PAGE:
Your Estate Plan Should Include Designating Power Of Attorney
Aging comes with numerous health issues and risks. But for many people, few are scarier than incapacity, which is the inability to make or communicate decisions for ourselves. This could be mental incapacity, such as developing dementia or Alzheimer’s disease, or physical incapacity, like falling into a coma or having a stroke.
While most of us would prefer not to think about these kinds of scenarios, it is critical to plan for them through legal tools like power of attorney. As you create your estate plan with our lawyers at Jurist Law Group, PLLC, we can discuss the various powers of attorney (POA) scenarios and help you designate a trusted person to take on this important role, should the need ever arise.
What Does It Mean To Grant Power Of Attorney?
When you grant someone power of attorney, you are authorizing that person to act and make decisions on your behalf. These decisions are not trivial. They usually involve highly important matters related to money, property and health care. The person you designate is known as your “agent” or “attorney in fact.”
POA can be granted in very limited or very broad circumstances. In the context of elder law, we are almost always referring to POA that remains effective after someone loses capacity. This is known as “durable power of attorney,” and durable refers to the fact that the designation remains effective despite incapacity.
The Two Main Designations For Agents
Estate plans often include two types of POA designations. They include:
- Health care power of attorney: Giving someone the power to make decisions about your medical care and treatment ONLY if you cannot make or communicate those decisions yourself. Health care POA is often used in conjunction with a living will, which is a document stating your wishes for medical and end-of-life treatment. A health care POA is only effective if you can’t communicate your wishes. Otherwise your doctor will always communicate and seek your consent for your own health care decisions.
- Financial power of attorney: This authorizes your agent to make financial decisions and transactions on your behalf. A financial power of attorney is like a contract between you (the Master or “Principal”) and someone else (the Servant or “Agent”) to handle your affairs in accordance with your wishes. Depending on the details of the agreement, they may be able to do things like pay your bills, buy and sell property, manage your business and handle your taxes. You always have the final say and can Veto or Revoke any decisions made by your Agent.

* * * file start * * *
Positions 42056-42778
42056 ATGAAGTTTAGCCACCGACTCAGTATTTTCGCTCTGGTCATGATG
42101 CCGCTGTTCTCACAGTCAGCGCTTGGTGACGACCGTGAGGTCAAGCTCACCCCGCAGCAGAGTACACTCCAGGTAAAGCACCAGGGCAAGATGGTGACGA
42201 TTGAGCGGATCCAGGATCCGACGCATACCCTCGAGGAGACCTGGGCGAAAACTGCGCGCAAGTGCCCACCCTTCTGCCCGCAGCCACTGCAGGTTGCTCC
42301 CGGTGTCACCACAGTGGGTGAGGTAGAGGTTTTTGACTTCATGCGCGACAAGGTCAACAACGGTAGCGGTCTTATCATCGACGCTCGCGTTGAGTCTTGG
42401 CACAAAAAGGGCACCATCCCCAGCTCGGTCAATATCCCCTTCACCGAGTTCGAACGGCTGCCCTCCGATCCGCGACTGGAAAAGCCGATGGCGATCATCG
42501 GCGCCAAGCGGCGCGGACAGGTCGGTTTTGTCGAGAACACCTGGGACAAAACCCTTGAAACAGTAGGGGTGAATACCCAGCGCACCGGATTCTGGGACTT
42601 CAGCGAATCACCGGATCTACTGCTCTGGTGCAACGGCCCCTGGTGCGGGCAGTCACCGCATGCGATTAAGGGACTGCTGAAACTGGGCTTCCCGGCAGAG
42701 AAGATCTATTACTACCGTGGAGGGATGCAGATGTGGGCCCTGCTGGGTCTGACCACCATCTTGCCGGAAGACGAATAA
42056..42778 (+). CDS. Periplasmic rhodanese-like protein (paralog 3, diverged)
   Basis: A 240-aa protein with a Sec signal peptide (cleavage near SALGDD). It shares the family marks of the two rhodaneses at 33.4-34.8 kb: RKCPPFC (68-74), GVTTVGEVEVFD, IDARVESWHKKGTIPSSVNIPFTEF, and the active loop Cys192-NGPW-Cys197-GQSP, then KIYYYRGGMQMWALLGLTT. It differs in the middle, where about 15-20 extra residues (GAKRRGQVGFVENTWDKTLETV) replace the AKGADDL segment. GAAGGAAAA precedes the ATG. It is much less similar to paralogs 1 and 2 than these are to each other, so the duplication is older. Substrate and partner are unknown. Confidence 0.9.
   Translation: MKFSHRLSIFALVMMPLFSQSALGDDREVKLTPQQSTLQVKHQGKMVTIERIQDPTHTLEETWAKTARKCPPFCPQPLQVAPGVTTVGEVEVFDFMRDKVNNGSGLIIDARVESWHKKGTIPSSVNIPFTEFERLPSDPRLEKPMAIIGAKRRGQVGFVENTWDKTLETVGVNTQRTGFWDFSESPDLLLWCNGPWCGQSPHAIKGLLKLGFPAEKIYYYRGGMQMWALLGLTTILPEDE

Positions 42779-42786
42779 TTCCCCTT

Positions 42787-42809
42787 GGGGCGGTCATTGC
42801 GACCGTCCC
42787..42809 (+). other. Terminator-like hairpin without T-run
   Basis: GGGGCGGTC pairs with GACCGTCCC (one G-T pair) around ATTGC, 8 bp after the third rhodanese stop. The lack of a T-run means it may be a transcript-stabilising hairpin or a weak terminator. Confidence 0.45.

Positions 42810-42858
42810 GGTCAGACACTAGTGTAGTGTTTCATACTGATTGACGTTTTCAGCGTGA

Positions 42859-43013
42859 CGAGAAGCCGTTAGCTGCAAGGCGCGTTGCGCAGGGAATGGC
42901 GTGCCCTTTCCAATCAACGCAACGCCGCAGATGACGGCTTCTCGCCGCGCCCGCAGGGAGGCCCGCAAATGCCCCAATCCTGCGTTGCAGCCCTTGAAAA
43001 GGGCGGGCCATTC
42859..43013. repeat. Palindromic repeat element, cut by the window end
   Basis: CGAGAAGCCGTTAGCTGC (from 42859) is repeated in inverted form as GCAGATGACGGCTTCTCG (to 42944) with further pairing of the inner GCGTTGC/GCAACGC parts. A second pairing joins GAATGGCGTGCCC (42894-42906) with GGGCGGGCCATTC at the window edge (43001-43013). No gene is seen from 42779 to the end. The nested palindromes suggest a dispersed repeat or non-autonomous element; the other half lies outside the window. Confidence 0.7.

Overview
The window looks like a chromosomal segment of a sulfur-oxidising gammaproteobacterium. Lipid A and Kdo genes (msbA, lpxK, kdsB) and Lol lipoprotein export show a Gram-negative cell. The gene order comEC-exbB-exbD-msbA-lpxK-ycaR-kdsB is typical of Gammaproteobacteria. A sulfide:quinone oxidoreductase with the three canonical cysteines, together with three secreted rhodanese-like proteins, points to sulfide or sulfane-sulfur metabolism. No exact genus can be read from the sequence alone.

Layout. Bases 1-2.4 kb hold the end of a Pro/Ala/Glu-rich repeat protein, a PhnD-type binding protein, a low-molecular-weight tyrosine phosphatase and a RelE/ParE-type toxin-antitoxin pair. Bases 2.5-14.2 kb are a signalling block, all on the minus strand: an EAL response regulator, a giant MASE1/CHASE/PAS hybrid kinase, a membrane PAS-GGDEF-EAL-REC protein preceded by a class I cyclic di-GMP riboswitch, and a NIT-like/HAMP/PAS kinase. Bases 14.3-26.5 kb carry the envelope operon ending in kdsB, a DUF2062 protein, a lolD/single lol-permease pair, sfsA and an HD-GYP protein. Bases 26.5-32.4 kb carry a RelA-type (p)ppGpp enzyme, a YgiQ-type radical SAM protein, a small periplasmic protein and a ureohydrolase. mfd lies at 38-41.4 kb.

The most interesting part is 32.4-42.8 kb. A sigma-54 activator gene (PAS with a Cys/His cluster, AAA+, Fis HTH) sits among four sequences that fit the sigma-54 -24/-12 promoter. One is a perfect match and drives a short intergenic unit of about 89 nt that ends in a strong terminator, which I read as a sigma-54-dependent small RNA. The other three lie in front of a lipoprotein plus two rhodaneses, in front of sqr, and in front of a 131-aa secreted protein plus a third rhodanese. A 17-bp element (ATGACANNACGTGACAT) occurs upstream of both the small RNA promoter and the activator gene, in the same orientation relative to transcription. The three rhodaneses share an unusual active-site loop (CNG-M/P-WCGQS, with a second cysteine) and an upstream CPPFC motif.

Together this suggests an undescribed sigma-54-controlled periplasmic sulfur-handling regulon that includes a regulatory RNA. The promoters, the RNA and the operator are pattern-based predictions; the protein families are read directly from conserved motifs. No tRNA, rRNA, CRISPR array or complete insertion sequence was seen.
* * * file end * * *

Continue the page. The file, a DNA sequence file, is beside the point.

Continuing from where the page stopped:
There are forms you can fill out to designate power of attorney. But in light of how important this designation is, it is worth hiring an attorney to create custom documents and to ensure they will be deemed valid if someone ever tries to challenge them.
Choosing Power Of Attorney Can Prevent The Need For Guardianship
It can seem scary to turn over these important decisions to someone else, but designating durable power of attorney now gives you the most say over what happens if you become incapacitated. If there is no POA designation in place and you lose capacity, your family or others in your life would likely need to go through the expensive and stressful process of seeking guardianship.
The person ultimately appointed as guardian may not be the person you would have chosen. As with most things in life, it is considerably more practical and beneficial to plan ahead than to wait for an emergency.
Discuss Your Needs With Attorneys Who Listen And Care
At Jurist Law Group, PLLC, we understand that some aspects of estate planning can be emotionally difficult, and we are here to provide reassurance and support as well as legal services. To learn more about how our experienced and caring attorneys can help you, call our office in Little Rock, Arkansas, at 501-400-7355. You can also reach out online.